A decade ago, when the Island Affordable Housing Fund released its first housing needs assessment, the narrative account of the problem drew a bleak picture: “In the 1990s, Martha’s Vineyard added 2,700 seasonal and part-time homes and 1,000 owner-occupied homes but built fewer than 50 new year-round rental apartments and distributed less than 20 youth lots for affordable homeownership. During the same period, local employers added more than 1,500 relatively low-paying service and retail jobs. Here are some of the numbers that illustrate the imbalance between Island housing costs and wages: high home prices 85 percent above the statewide median; high rents at least 30 percent above the statewide median; and low wages 27 percent below the statewide average.”
Since then we’ve built more subsidized, affordable dwellings, maintained a rental housing subsidy program that has teetered but consistently attracted solid support, even through the depth of the national economic indigestion. It is without question a hats-off moment for those neighbors and generous donors who toil in the affordable housing vineyards.
Still — and facts are facts — the latest comprehensive analysis of Martha’s Vineyard’s affordable housing problem finds us coping with the same lowering outlook.
It’s all about high costs, low pay. But we knew that. And it hasn’t changed. What does it mean? It means that, across the demographic of ordinary folk — people who grew up here, skilled and well-paid workers from the Vineyard or the mainland, older Islanders of moderate income — few will be able to become our successful and secure long-term neighbors. This is despite all the energy expended over the past 10 years on housing.
It may very well be that we have, for more than 10 years, done the same thing to slay the affordable housing menace, all the while hoping for a fresh and uplifting turn in our fortunes and those of our neighbors.
We’ve made our choices.
The Vineyard has chosen a defective approach to solving the problems created by the high cost of housing, and beyond housing, by the oppressively high general cost of living. We’ve elected to focus on heavily subsidized, publicly provided housing for low-income Islanders to own. We’ve made the choice to avoid increasing housing density and to avoid encouraging construction of substantial numbers of rental units, which would be less problematic and more helpful to more Islanders. (Edgartown did the right thing with its Morgan Woods development.) And we’ve elected to defend against vigorous economic growth.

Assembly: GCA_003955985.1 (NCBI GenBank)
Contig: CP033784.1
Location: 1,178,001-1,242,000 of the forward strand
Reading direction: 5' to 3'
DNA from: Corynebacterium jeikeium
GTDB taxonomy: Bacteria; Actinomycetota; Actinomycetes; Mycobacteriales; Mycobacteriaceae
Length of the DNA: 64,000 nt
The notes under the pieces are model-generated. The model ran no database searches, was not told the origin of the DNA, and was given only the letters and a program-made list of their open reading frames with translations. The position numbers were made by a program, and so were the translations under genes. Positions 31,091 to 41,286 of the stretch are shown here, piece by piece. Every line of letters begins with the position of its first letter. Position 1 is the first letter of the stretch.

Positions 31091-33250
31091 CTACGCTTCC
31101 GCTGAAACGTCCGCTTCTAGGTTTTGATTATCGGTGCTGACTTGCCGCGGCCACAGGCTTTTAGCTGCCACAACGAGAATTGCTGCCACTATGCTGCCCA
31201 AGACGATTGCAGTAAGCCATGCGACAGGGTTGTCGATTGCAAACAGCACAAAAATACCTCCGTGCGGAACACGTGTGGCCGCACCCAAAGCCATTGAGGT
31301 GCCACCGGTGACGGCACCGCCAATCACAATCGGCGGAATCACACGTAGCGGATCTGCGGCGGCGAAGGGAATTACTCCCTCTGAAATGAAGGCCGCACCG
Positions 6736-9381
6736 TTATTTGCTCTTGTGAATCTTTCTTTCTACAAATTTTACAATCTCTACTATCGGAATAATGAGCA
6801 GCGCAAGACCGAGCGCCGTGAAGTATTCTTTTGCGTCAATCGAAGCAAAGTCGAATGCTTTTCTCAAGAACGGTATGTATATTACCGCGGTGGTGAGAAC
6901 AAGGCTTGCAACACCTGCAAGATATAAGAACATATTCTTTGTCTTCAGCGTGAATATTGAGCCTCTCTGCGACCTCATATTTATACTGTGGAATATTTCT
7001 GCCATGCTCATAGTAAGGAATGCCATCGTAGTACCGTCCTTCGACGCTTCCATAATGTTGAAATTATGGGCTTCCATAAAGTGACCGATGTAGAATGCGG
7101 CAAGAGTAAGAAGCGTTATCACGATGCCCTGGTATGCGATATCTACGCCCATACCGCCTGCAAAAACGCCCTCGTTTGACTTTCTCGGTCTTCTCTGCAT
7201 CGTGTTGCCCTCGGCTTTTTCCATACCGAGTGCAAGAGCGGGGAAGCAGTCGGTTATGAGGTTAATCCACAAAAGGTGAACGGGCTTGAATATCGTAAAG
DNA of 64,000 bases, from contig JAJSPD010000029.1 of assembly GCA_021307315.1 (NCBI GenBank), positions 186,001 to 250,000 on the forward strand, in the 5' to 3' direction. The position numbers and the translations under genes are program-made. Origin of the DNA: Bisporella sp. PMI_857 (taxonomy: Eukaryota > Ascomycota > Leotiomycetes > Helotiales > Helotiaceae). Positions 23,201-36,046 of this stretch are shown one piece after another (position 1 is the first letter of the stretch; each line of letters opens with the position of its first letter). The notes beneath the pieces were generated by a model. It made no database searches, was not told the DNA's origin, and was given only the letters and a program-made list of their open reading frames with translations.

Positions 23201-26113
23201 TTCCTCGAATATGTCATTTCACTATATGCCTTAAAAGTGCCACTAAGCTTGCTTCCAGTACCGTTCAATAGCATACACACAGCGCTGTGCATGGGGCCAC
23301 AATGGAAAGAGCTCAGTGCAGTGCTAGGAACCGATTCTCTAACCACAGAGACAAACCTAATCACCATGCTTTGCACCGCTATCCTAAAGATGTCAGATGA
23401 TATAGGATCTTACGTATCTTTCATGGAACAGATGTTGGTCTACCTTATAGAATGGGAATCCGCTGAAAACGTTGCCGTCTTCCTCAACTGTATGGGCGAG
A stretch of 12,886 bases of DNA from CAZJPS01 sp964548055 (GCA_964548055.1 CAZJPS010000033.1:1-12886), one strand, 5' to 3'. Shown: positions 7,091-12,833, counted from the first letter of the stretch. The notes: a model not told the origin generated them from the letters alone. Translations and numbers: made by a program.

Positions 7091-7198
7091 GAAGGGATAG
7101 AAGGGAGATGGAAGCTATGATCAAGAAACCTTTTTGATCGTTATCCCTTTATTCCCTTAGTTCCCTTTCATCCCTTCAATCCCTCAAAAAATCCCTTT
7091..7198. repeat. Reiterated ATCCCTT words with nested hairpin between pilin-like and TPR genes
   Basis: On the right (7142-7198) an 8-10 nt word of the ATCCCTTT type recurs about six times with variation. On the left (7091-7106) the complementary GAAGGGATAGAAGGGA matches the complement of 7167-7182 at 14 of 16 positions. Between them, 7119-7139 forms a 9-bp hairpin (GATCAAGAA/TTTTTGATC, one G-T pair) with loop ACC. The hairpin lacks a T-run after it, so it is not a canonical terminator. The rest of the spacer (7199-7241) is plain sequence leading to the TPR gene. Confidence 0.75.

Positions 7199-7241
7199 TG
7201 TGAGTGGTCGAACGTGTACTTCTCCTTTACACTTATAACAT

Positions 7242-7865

We’ve played defence — of lifestyle, of self-image, of property values — when offense was required.
The Martha’s Vineyard Housing Needs Assessment Committee officially presented the fresh, comprehensive report on Island housing needs, a year in the making and prepared by housing and planning consultant Karen Sunnarborg of Jamaica Plain, at a meeting on June 19 at the Tisbury Senior Center.
“You might raise your kid here, but your kid is not going to stay because they can’t afford to,” David Vigneault, executive director of the Dukes County Regional Housing Authority and a member of the committee, summarized the report Friday, in a telephone conversation with Times writer Tony Omer. “The two things that are required to allow kids to come back from college and raise a family on the Island — a consistent decent income and affordable housing — are not here.”
Economic development plus more and varied housing opportunities are required. To serve these needs, political, planning, and regulatory thinking must change.